Has GM Really Fixed Europe?


During a conference call with analysts and media on Wednesday, General Motors (NYS: GM) executives seemed to be at pains to convince listeners that it had finally addressed the chronic problems with its European operation.

GM has lost a fortune in Europe in recent years, and Wednesday's earnings report added another $478 million loss to the total. But CEO Dan Akerson and his chief lieutenants now say they think those losses will end by 2015.

That was a big surprise. But investors liked it, sending GM's stock up 9.5% on the day. Is it likely to pan out?

Incremental actions addressing long-standing problems
Akerson's right-hand man, GM Vice Chairman Steve Girsky, is personally leading the charge to overhaul Opel, GM's long-troubled German subsidiary. Opel has lost more than $15 billion since 1999, and several previous efforts to restructure the business have proven ineffective. With Europe now stuck in a protracted economic downturn and auto sales near a two-decade low, the need for action has become acute.

Analysts have long said that Opel's problems are structural in nature. They've argued that Opel, like the European auto business as a whole, has too many factories, too-rich labor deals, and too much bureaucracy. Only by making big painful cuts, many say, can GM hope to restore Opel to sustainable profitability.

GM -- and Opel's unions -- have long appeared to resist plant closings. While GM has said that its Bochum, Germany factory will get no further new products, that leaves the factory open at least through 2015. Pressure has mounted on Akerson to do something dramatic to "fix" Opel sooner than that.

At least one high-profile analyst, Adam Jonas of Morgan Stanley, has argued that GM should dump the company altogether. The pressure on Akerson reached a new intensity last week after archrival Ford (NYS: F) announced a comprehensive plan to fix its own troubled European operation -- a plan that included three factory closings.

"Green shoots" may already be appearing
Hoping to mount a convincing response, GM added Girsky to the roster for its quarterly earnings conference call. Girsky went through the changes that have happened so far and made a strong argument that "green shoots" may already be appearing in Opel's business:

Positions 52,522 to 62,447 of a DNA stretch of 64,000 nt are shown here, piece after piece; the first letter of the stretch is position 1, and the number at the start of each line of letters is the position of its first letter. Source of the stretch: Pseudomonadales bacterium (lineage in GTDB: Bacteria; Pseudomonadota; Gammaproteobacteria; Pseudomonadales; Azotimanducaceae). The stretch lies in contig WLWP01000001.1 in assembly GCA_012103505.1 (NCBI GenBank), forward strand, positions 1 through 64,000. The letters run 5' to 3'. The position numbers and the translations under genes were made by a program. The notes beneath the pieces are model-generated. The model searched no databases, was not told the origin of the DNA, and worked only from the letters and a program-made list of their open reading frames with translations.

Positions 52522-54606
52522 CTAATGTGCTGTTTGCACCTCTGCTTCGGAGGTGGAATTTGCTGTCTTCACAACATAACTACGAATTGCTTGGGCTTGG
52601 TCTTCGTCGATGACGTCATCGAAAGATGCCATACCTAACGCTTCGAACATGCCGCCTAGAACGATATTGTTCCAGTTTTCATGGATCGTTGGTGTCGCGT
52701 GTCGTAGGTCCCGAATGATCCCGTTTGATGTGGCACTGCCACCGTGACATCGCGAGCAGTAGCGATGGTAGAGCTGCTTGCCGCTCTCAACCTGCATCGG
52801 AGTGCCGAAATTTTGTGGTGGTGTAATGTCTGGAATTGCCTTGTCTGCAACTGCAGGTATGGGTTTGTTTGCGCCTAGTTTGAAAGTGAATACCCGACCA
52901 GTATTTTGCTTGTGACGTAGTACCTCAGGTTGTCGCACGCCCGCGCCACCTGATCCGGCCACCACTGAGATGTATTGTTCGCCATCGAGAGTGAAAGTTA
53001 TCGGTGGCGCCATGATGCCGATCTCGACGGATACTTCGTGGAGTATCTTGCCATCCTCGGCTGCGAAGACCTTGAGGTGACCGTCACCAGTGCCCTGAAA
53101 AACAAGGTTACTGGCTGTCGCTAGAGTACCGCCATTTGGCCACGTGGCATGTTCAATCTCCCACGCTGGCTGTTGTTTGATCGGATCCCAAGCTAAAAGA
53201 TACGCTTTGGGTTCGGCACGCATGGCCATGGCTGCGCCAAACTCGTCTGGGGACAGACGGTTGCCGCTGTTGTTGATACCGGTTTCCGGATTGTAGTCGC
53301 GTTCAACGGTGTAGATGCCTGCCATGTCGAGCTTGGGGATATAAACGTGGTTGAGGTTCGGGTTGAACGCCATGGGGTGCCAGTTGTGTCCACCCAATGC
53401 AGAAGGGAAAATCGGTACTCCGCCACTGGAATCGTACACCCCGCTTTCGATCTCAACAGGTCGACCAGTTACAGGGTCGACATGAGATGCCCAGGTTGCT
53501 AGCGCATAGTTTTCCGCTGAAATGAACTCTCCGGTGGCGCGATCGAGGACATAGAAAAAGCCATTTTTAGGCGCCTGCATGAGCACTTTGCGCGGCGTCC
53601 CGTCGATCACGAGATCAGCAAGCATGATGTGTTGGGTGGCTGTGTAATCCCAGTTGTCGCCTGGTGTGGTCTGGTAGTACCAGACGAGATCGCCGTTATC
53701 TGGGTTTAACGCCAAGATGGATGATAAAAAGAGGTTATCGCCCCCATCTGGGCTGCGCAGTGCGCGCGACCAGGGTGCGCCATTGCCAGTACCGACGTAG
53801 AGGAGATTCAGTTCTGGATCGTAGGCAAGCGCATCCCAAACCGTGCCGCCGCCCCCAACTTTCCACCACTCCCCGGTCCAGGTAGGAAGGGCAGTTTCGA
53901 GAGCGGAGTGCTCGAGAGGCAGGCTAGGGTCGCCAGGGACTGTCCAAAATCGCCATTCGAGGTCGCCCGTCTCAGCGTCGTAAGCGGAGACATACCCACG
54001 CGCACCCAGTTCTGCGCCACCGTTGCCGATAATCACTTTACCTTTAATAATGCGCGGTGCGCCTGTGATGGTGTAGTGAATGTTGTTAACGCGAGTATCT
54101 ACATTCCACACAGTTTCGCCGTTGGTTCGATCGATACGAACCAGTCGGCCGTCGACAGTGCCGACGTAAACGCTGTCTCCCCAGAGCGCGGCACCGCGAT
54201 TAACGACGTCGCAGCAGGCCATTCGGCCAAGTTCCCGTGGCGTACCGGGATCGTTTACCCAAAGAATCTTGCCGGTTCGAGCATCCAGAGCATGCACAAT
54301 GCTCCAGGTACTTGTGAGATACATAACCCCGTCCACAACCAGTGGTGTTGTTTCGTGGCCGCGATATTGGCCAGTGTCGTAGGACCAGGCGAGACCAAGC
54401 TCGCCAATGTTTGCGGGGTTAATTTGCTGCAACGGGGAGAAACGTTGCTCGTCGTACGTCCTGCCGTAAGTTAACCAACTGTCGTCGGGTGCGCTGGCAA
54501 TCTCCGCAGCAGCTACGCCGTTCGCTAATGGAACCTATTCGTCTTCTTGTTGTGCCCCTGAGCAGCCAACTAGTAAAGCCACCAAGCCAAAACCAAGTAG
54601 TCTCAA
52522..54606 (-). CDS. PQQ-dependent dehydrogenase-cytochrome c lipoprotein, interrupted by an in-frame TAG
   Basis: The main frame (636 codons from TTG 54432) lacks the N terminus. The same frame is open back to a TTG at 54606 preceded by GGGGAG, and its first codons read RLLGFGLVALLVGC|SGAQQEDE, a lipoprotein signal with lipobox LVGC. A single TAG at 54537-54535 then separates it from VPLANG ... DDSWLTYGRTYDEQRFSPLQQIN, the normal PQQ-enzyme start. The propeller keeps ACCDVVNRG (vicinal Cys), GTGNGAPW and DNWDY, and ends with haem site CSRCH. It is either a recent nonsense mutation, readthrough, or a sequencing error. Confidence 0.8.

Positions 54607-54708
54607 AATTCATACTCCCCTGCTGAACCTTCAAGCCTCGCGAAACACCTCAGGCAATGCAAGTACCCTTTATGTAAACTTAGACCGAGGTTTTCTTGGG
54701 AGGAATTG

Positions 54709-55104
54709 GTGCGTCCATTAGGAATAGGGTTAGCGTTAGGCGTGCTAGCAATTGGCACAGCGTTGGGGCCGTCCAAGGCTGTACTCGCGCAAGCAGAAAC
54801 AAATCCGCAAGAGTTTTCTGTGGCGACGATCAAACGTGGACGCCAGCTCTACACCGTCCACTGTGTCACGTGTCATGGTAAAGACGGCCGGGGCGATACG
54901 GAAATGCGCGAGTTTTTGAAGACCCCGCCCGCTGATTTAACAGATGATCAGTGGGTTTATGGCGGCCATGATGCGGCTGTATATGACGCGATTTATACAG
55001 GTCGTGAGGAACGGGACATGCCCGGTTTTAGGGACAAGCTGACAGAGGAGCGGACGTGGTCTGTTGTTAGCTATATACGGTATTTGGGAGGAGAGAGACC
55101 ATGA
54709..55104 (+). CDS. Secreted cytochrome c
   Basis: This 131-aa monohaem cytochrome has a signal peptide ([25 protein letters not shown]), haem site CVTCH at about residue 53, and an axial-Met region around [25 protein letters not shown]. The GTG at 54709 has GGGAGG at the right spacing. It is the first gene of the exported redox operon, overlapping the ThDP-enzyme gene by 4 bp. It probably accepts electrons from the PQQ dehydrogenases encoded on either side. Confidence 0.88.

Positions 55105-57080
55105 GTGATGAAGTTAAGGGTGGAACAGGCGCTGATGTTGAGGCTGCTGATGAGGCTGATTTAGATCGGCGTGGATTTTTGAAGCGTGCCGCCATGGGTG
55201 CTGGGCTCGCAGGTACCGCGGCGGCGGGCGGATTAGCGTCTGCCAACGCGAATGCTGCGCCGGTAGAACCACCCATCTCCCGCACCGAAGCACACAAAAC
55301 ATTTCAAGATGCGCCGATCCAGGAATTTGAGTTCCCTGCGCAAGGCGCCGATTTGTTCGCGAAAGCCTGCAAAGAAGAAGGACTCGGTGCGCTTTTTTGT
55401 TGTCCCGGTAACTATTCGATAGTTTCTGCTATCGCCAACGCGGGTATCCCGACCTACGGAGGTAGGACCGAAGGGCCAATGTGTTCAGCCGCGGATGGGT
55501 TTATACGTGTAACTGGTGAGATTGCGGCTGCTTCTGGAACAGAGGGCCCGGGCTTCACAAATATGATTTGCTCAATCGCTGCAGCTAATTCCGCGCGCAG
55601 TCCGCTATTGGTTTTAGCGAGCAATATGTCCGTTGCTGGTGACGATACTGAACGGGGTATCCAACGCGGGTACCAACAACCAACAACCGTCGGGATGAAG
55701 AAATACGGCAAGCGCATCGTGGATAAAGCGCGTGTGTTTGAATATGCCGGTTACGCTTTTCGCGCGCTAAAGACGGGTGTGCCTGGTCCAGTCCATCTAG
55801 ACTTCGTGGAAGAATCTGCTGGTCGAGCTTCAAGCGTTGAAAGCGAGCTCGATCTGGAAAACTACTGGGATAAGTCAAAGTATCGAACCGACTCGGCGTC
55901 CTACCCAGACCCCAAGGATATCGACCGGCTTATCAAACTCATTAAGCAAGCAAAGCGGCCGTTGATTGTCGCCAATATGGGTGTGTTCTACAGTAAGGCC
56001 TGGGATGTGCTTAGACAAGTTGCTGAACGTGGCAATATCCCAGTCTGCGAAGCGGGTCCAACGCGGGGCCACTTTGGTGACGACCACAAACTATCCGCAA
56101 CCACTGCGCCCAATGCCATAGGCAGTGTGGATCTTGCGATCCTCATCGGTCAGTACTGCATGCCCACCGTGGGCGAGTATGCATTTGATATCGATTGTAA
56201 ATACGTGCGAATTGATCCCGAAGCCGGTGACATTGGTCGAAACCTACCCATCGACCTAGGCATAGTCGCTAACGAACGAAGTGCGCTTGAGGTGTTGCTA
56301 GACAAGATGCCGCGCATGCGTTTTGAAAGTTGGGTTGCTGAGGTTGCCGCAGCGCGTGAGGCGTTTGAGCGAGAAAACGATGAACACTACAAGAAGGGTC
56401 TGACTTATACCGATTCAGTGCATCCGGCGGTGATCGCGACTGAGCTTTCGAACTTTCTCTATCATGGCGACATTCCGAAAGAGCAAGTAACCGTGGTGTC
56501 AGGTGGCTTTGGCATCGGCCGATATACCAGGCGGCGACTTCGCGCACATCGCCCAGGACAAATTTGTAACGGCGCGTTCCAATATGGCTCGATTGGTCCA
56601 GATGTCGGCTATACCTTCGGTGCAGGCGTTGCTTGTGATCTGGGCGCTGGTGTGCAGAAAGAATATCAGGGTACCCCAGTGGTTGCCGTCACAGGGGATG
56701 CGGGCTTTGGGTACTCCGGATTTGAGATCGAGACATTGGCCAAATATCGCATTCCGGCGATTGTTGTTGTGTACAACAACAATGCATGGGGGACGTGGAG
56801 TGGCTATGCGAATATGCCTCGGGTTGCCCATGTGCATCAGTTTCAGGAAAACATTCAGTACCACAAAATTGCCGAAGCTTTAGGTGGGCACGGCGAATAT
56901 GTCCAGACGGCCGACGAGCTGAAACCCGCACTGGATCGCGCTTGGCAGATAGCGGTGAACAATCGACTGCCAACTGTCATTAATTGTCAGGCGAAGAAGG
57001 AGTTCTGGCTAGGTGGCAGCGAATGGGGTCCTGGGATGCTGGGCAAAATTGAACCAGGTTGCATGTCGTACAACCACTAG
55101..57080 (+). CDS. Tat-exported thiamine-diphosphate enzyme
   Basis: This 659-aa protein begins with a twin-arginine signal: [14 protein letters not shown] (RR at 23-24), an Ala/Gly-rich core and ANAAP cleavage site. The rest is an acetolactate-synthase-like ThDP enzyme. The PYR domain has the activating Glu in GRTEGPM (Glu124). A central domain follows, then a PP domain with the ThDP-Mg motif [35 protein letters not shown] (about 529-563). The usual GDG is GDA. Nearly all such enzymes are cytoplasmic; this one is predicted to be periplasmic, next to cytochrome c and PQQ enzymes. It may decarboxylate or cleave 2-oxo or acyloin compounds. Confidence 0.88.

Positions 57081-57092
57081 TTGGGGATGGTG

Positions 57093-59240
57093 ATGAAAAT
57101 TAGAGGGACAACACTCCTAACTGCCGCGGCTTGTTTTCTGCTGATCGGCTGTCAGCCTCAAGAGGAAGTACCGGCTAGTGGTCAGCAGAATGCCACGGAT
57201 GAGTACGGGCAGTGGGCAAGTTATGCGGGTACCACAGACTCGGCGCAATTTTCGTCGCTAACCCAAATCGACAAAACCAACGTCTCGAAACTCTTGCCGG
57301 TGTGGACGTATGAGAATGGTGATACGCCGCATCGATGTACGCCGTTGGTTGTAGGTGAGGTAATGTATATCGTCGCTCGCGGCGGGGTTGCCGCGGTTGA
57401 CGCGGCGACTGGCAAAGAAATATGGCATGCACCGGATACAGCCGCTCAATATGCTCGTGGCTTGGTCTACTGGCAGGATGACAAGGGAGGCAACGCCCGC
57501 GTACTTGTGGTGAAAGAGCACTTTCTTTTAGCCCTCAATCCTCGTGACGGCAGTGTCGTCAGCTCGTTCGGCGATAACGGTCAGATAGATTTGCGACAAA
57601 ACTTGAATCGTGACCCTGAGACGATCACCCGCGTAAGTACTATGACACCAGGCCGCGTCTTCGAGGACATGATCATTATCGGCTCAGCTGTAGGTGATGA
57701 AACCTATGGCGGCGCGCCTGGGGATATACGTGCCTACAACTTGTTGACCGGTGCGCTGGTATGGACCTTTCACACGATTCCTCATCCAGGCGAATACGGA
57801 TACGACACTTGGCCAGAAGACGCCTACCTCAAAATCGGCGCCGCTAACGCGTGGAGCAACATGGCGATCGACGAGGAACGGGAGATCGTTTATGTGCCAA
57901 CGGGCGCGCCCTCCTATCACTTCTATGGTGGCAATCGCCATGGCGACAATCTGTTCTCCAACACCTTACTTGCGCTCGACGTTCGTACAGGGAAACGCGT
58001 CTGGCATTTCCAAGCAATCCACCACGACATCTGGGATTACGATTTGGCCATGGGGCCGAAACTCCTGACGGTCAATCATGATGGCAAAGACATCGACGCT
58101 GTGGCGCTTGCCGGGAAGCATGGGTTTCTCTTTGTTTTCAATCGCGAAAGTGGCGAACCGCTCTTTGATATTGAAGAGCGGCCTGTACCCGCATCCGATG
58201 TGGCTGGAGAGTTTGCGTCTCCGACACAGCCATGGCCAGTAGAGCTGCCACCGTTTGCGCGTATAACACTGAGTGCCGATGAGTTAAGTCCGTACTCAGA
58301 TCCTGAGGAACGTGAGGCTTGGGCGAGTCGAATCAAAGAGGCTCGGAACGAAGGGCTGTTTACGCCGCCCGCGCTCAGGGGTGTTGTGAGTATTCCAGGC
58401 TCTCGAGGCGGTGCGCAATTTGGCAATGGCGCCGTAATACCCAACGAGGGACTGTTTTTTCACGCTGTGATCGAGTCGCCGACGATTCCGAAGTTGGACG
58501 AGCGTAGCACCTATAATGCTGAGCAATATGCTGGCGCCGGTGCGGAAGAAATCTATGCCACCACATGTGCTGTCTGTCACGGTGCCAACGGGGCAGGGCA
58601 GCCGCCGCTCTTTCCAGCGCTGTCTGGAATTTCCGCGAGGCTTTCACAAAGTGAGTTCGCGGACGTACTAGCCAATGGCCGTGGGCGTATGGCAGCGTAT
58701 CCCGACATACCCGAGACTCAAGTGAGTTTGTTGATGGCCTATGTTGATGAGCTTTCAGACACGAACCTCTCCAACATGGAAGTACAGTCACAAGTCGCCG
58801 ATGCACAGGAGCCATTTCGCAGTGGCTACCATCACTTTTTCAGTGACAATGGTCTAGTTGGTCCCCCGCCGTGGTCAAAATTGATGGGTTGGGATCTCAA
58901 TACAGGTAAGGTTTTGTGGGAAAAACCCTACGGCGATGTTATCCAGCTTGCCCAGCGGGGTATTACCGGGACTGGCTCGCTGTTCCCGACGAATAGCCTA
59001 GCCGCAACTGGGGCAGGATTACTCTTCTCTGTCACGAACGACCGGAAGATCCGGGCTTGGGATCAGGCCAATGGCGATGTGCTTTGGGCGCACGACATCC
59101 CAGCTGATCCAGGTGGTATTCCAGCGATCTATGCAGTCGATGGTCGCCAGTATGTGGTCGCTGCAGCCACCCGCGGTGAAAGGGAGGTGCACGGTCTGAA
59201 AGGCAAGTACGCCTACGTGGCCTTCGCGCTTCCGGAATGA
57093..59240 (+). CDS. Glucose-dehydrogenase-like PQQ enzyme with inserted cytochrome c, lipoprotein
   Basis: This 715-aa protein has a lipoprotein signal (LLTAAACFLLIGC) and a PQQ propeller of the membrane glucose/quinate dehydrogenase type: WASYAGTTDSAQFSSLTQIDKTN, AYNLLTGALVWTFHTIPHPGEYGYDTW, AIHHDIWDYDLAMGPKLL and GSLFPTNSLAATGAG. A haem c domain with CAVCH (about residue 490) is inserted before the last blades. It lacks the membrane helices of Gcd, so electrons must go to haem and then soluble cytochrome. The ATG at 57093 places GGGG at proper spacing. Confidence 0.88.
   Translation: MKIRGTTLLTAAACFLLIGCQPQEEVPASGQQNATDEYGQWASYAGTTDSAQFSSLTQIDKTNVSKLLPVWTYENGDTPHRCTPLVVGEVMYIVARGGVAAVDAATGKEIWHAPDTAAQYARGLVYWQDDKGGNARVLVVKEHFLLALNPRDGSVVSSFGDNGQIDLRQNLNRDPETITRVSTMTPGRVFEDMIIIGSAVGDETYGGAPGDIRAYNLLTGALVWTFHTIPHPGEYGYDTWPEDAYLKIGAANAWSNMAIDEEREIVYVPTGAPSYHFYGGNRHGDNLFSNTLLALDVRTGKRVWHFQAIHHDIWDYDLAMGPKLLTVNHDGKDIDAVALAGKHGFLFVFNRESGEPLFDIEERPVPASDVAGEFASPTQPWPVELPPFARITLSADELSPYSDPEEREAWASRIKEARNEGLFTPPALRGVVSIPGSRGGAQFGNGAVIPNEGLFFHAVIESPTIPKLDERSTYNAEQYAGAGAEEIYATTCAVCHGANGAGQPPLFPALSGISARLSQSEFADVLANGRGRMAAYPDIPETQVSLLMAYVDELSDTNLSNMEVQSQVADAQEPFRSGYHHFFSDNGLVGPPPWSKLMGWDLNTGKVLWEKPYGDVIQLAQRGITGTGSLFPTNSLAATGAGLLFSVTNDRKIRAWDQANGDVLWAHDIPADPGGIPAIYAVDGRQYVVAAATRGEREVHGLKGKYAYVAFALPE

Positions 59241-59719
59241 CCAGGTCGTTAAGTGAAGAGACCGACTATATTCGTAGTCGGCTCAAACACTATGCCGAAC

• Key management changes. Akerson stacked Opel's Supervisory Board with some of GM's most talented top executives, including product development chief Mary Barra; CFO Dan Ammann, Timothy Lee, who heads GM's International Operations unit; and Robert Socia, global purchasing chief. He also named Girsky its chairman. Turnaround specialist Thomas Sedran was installed as Opel's interim CEO. As Girsky said on Wednesday, of the top 18 people at Opel a year ago, only four or five are left; the others have been replaced by a mix of inside and outside talent.

  • Major product overhaul. Opel will get 23 new models and 16 new engines by 2016. Just as Ford is doing, Opel is adding models from GM's global portfolio in order to compete in segments it hasn't previously taken on. One of those, a new small SUV called the Opel Mokka, is already a hit: Girsky said Opel has about 45,000 orders for the Mokka and can probably only fill about two-thirds of those before year-end. Meanwhile, Opel is working to improve the profitability of its existing vehicles by reducing discounts and cutting production costs, as well as sending its products to new markets, including Russia and China.

  • The alliance with Peugeot. Opel and French partner PSA Peugeot Citroen (NASDAQOTH: PEUGY.PK) are working to jointly develop several vehicles on four shared platforms, which will allow for significant economies of scale in parts purchasing that could save $2 billion a year.

  • Cost reduction actions. Opel has reduced its huge standing inventory of vehicles by more than 100,000 units since February, and Girsky expects to move another 20,000 by year-end. Overall fixed costs are expected to be down by $300 million a year in 2012 and another $500 million next year as voluntary buyouts of 2,600 employees and other restructuring moves are completed. And while Bochum is the only factory slated to close -- and that not for several years -- shift reductions and other production consolidation moves are happening elsewhere.

Will all that be enough?

Breakeven by "mid-decade"
Girsky and Akerson say it will be enough for Opel to break even by mid-decade, though there will be more money lost between here and there. GM expects to lose more than $1.5 billion in Europe this year, with only "slightly better" results in 2013.

Only time will tell whether Opel is really on the mend. I won't be surprised if GM continues to explore more drastic steps, such as the hinted-at merger of Opel with Peugeot's auto operations into a new joint venture.

But many investors seemed to find Girsky's argument -- and Akerson's confidence -- convincing. We'll see how it holds up in the months to come.

GM's stock has risen a bit recently, but it's still not far from its post-bankruptcy low. But if Akerson can harness GM's potential, deal with Opel, and get the Feds to exit honorably, then GM's stock could have significant upside over the next couple of years. However, investors need to stay attuned to fluctuating demand and the ability of automakers like GM and Ford to respond in unison. For starters, one of our top equity analysts has compiled a premium research report with in-depth analysis on Ford's competitive edge. To find out what could propel Ford down the road, click here for instant access to this premium report now.

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